If you’re a cat lover, well, chances are that you’ve come across one of the many brilliant Scott Metzger Cartoons over the years. Whether it’s a funny cat meme cartoon you saw floating around social media, or perhaps you have a copy of his cat book, 50 Ways to Wake Your Human, Metzger’s cartoons have spread laughter to many cat lovers across the globe.
But in addition to all these purrfectly hilarious cat cartoons, Metzger is a man of many creative talents. He’s been tinkering away at comics for over two decades, but it seems he’s found himself the perfect niche when it comes to giving cat lovers a chuckle. I had the privilege of connecting with Scott hoping to feature him on Cattitude Daily, and thankfully he agreed. So, if you’d like to get a peek inside the mind of a creative genius, just keep reading!
How long have you been drawing cat cartoons?
I’ve been drawing cat cartoons for 20 years, but I didn’t really focus on cat cartoons until about 10 years ago, when I began drawing cartoons inspired by my old cats, Simon and Frankie. Simon was a big, fat tabby cat who had a lot of personality. Frankie was a skittish, feral black cat who was always on “high alert”—he’d spend most of his day hanging out under the bed. This was my first cartoon that was inspired by Simon and Frankie. The cat on the left (Clyde) is based on Simon and the cat on the right (Clarence) is based on Frankie. And “Extreme Energy” was based on my love of “5-Hour Energy” at the time. Over the past 10 years, I’ve drawn a bunch of Clyde and Clarence cartoons. They’re regulars in my comics.
Where do you come up with all these clever ideas for your cartoons?
Ideas usually come directly from my cats or from my life. Sometimes I’ll see one of my cats doing something silly or annoying and there’s a cartoon idea right there. Other times, I’ll take something that’s happened to me and put it in the ‘cat world’ or the ‘dog world.’ A few months ago, we went to Six Flags to celebrate my daughter’s birthday and these two cartoons came from that experience.
What is your drawing process like?
I sketch the comic in pencil and then scan it into my computer. Then I color it in Adobe Illustrator with a Wacom tablet. A typical cartoon takes about 60-90 minutes to sketch and color. If it has a lot of characters and/or a detailed background can take up to three hours. Below is a cartoon in progress and the final version.
Do your cats serve as inspiration for your comics?
Definitely. My two cats, Max and Hannah, always provide inspiration for comics. Max is a tuxedo cat and Hannah is a Siamese-Calico mix. Max is super social and jumps in my lap at every opportunity. He also likes my wife and kids (he loves everyone), but I seem to be his favorite person. Hannah on the other hand prefers my wife and daughter. She’s somewhat aloof around me and my son.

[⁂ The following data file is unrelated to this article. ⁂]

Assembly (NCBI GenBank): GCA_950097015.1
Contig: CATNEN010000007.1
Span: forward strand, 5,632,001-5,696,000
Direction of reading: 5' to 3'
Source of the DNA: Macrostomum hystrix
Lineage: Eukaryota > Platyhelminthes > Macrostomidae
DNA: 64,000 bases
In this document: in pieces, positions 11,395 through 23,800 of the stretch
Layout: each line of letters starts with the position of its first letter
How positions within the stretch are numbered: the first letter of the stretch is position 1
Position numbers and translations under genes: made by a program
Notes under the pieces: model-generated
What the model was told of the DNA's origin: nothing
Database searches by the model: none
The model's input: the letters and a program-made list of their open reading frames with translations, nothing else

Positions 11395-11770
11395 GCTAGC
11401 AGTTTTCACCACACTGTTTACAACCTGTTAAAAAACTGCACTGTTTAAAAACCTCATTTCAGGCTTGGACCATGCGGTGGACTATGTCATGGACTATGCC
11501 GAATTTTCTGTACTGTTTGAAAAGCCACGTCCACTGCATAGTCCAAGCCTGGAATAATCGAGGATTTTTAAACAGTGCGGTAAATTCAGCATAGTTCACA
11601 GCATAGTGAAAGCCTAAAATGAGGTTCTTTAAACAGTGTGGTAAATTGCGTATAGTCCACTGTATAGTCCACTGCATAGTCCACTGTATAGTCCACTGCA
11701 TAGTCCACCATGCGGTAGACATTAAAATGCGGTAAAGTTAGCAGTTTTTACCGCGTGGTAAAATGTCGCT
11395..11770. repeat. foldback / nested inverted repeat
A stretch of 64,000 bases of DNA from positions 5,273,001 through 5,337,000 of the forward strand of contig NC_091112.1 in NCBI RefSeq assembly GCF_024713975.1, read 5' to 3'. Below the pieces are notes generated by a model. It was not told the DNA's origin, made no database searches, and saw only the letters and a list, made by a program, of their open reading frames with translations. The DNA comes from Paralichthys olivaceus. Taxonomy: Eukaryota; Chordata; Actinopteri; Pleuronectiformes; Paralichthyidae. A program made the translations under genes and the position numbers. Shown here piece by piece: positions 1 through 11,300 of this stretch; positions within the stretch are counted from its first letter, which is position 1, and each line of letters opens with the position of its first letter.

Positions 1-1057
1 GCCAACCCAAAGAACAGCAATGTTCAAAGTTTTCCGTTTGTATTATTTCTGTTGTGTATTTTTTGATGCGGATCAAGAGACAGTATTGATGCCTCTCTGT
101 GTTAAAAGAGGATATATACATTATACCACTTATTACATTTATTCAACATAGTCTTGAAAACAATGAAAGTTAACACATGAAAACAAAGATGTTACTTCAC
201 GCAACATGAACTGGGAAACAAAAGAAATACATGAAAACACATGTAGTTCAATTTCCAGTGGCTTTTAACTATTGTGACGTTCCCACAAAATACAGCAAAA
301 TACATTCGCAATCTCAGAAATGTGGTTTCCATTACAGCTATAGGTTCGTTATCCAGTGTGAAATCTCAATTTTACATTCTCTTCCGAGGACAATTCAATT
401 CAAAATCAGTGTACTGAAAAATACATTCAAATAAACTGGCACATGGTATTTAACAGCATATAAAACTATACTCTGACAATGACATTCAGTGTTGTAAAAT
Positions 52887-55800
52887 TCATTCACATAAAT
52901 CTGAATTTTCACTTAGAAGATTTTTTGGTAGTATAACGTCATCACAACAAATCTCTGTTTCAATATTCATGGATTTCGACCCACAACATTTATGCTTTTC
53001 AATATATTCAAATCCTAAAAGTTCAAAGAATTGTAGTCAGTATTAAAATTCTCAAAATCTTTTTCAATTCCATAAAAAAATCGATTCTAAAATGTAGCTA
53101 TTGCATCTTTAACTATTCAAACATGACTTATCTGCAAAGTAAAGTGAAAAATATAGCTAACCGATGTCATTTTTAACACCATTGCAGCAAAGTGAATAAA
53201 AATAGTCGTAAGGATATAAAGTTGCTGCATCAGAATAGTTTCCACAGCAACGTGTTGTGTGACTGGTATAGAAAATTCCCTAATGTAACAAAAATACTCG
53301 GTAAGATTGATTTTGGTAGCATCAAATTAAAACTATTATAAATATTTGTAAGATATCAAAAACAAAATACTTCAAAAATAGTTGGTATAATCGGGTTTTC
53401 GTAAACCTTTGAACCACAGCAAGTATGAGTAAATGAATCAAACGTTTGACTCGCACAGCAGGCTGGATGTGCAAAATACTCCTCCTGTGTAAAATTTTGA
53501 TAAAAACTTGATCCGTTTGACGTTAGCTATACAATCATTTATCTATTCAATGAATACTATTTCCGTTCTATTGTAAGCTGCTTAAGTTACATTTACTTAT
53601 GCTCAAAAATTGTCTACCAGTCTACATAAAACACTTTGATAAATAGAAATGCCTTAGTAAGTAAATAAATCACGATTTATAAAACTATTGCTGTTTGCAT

Max wakes me up early almost every morning. His go-to move is to flop on my chest and meow until I wake up. If I ignore him too long, he’ll smack me on the nose. The “Sitting on my human” cartoon above was inspired by Max. This cartoon was inspired by Hannah. She can’t stand being picked up or held.
What’s something special you’d like for people to know about the art you create?
Every once in a while, I’ll put in details that I know no one will see. Below is an example. I put text on the plaque even though I knew it would be illegible in the final version. It was for my own entertainment.
One thing that’s changed recently is that my kids—13-year-old daughter and eight-year-old son—will occasionally give feedback on cartoons. They might suggest a color change in the art or my daughter might even suggest a text change. Their suggestions are usually spot-on. My wife gives feedback as well (she has a great sense of humor and is also a good artist).
Here’s a cool story about my daughter: a few months back, I drew this cartoon below—it’s a parody of the Netflix show, Cobra Kai. My daughter watched me as I was finishing it up and she said, “Instead of ‘No Mercy,’ it should say ‘No Purring.’” I was like, “Yep, you’re right. Great suggestion.” It made the cartoon funnier and I changed it.
I’d like to give a special “thank you” to Scott for sharing his wonderful comics with my readers and for giving such great responses to my questions. If you’d like to see more Scott Metzger Cartoons or make a kind contribution to the arts, you can find his social links below.